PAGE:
Two math geeks out of St. Louis bring a Midwest mindset to the Valley.
Work scheduling is tricky. Throw in variables like shift preferences and business demands, and millions of results are possible, very few of which might be optimal, for employees, for the employer, and fewer still that are good for both. But for Philip Thomas, the so-called nurse scheduling problem is a “legitimately cool” one — and one he thinks he can solve.
Thomas, originally from Ohio, and Hess, from Michigan, met in St. Louis while both studying applied math. After graduation, the two continued to work together at OpenDNS until its acquisition by Cisco. Still fascinated by applying math to workforce management, the pair applied for the Bay Area fellowship and launched with their first Staffjoy customer in May.
How Staffjoy works
Staffjoy takes input from workers on their shift preferences, including rules on rest between shifts, and analytics from employers on their demand needs to automatically create schedules. Workers can claim open shifts and managers can alter workforce needs to match demand.
The company offers two models: “Flex” for on-demand businesses with contractors claiming shifts; and “Boss” for businesses with employees on assigned shifts. For both approaches, Staffjoy’s competitive edge is its ease of use for both the worker and business, Thomas said. Data entry is an easy process with a nice-looking web-app, and the application’s algorithms cut the need for a human scheduler.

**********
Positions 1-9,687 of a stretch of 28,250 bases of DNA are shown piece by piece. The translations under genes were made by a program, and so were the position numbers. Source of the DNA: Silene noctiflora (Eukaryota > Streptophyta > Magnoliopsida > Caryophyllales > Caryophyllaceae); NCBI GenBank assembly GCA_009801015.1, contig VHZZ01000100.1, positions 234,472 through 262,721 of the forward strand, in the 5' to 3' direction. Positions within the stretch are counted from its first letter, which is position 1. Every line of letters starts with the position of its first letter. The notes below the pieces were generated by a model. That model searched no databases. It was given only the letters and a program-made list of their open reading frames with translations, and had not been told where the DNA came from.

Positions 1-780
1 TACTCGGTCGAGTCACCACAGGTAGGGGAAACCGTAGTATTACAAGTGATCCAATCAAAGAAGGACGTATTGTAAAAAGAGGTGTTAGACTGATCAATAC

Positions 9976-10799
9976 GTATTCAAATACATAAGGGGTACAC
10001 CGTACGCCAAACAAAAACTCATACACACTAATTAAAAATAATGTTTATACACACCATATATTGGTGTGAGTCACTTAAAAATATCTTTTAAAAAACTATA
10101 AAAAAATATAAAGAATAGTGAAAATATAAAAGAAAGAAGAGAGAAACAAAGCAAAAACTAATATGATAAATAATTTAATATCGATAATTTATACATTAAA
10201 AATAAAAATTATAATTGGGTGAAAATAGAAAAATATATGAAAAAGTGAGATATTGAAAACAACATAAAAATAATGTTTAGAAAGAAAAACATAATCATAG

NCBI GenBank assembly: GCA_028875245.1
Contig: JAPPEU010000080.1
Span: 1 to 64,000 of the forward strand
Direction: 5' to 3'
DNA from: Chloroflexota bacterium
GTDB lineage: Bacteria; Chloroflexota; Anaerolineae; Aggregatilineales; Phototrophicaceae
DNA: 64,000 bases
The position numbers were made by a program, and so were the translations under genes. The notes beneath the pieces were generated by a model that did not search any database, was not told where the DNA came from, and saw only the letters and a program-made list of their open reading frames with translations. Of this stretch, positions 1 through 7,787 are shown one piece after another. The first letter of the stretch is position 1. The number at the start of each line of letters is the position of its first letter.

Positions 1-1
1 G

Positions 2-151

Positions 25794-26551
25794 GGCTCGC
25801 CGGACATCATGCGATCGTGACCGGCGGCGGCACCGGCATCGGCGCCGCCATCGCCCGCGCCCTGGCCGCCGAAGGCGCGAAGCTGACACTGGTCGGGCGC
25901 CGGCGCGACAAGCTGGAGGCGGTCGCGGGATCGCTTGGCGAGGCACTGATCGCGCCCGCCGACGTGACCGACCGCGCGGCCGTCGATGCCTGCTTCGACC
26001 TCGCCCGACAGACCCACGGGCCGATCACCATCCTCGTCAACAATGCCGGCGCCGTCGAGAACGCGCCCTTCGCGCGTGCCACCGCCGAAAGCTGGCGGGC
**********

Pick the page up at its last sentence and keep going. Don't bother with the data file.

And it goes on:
“It’s scheduling workers when they want to work [in order to] to save money,” Thomas said. “Working for the worker and the business — automatically.”
Since their official launch and hiring their first employee in October, the team has focused on splitting their pricing models and features to better serve on-demand workforces in businesses that still require pre-set shifts to be filled. Serving the “contractor economy” was their original goal, Thomas said, though he’s been surprised by in-bound interest in using Staffjoy for tech support call centers and a wider array of business models.
Staffjoy’s next challenge will be working with other workforce management applications — the apps used for hiring and paying employees. They’re sticking to scheduling, and integrating through APIs to be “best of breed” rather than a full suite, Thomas said.
San Francisco startup, Midwestern values
Though they have been living in Silicon Valley for years, Thomas said that his business approach has its roots in the Silicon Prairie, especially when it comes to focusing on usability.
“It’s very humbling knowing who’s using our software,” he said. “Not everyone lives in the bubble, but it’s important as you’re building a business to know that your workforce can use your solution. We’re going to build advanced tools with the end user in mind — if you can get on Facebook, you can schedule with Staffjoy.”
Alex Garrison works in educational technology, tech support and WordPress development. Before finding her passion in programming, she was a reporter and web editor in Northeast Kansas. She lives in Omaha but is a Larryville townie at heart.